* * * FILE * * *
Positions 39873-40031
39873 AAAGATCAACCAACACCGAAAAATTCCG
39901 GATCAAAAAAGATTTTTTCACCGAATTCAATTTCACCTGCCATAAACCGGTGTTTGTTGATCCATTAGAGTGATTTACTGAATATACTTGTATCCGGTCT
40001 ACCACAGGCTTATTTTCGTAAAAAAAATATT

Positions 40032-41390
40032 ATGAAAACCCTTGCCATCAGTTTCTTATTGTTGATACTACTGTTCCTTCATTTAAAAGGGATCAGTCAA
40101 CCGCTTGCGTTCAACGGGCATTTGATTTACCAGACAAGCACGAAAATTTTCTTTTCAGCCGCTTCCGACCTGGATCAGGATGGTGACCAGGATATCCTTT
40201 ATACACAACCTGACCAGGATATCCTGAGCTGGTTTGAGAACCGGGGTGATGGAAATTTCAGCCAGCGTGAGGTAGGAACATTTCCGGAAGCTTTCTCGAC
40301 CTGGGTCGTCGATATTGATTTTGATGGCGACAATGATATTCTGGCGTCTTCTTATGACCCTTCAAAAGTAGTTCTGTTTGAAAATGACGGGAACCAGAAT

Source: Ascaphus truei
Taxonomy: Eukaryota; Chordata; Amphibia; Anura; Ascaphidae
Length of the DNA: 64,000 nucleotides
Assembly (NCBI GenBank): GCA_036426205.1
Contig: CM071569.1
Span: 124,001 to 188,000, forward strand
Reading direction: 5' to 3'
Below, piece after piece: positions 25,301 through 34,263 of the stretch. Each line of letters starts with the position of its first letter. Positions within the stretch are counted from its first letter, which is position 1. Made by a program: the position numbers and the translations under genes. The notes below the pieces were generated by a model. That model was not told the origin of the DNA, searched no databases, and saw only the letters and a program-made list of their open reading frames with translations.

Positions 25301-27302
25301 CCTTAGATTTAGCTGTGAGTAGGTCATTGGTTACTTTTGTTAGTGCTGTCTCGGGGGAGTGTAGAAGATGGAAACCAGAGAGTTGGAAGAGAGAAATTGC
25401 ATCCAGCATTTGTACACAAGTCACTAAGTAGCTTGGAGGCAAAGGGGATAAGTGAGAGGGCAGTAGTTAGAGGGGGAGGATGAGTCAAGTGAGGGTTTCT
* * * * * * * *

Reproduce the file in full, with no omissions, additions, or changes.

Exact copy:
Positions 39873-40031
39873 AAAGATCAACCAACACCGAAAAATTCCG
39901 GATCAAAAAAGATTTTTTCACCGAATTCAATTTCACCTGCCATAAACCGGTGTTTGTTGATCCATTAGAGTGATTTACTGAATATACTTGTATCCGGTCT
40001 ACCACAGGCTTATTTTCGTAAAAAAAATATT

Positions 40032-41390
40032 ATGAAAACCCTTGCCATCAGTTTCTTATTGTTGATACTACTGTTCCTTCATTTAAAAGGGATCAGTCAA
40101 CCGCTTGCGTTCAACGGGCATTTGATTTACCAGACAAGCACGAAAATTTTCTTTTCAGCCGCTTCCGACCTGGATCAGGATGGTGACCAGGATATCCTTT
40201 ATACACAACCTGACCAGGATATCCTGAGCTGGTTTGAGAACCGGGGTGATGGAAATTTCAGCCAGCGTGAGGTAGGAACATTTCCGGAAGCTTTCTCGAC
40301 CTGGGTCGTCGATATTGATTTTGATGGCGACAATGATATTCTGGCGTCTTCTTATGACCCTTCAAAAGTAGTTCTGTTTGAAAATGACGGGAACCAGAAT

Source: Ascaphus truei
Taxonomy: Eukaryota; Chordata; Amphibia; Anura; Ascaphidae
Length of the DNA: 64,000 nucleotides
Assembly (NCBI GenBank): GCA_036426205.1
Contig: CM071569.1
Span: 124,001 to 188,000, forward strand
Reading direction: 5' to 3'
Below, piece after piece: positions 25,301 through 34,263 of the stretch. Each line of letters starts with the position of its first letter. Positions within the stretch are counted from its first letter, which is position 1. Made by a program: the position numbers and the translations under genes. The notes below the pieces were generated by a model. That model was not told the origin of the DNA, searched no databases, and saw only the letters and a program-made list of their open reading frames with translations.

Positions 25301-27302
25301 CCTTAGATTTAGCTGTGAGTAGGTCATTGGTTACTTTTGTTAGTGCTGTCTCGGGGGAGTGTAGAAGATGGAAACCAGAGAGTTGGAAGAGAGAAATTGC
25401 ATCCAGCATTTGTACACAAGTCACTAAGTAGCTTGGAGGCAAAGGGGATAAGTGAGAGGGCAGTAGTTAGAGGGGGAGGATGAGTCAAGTGAGGGTTTCT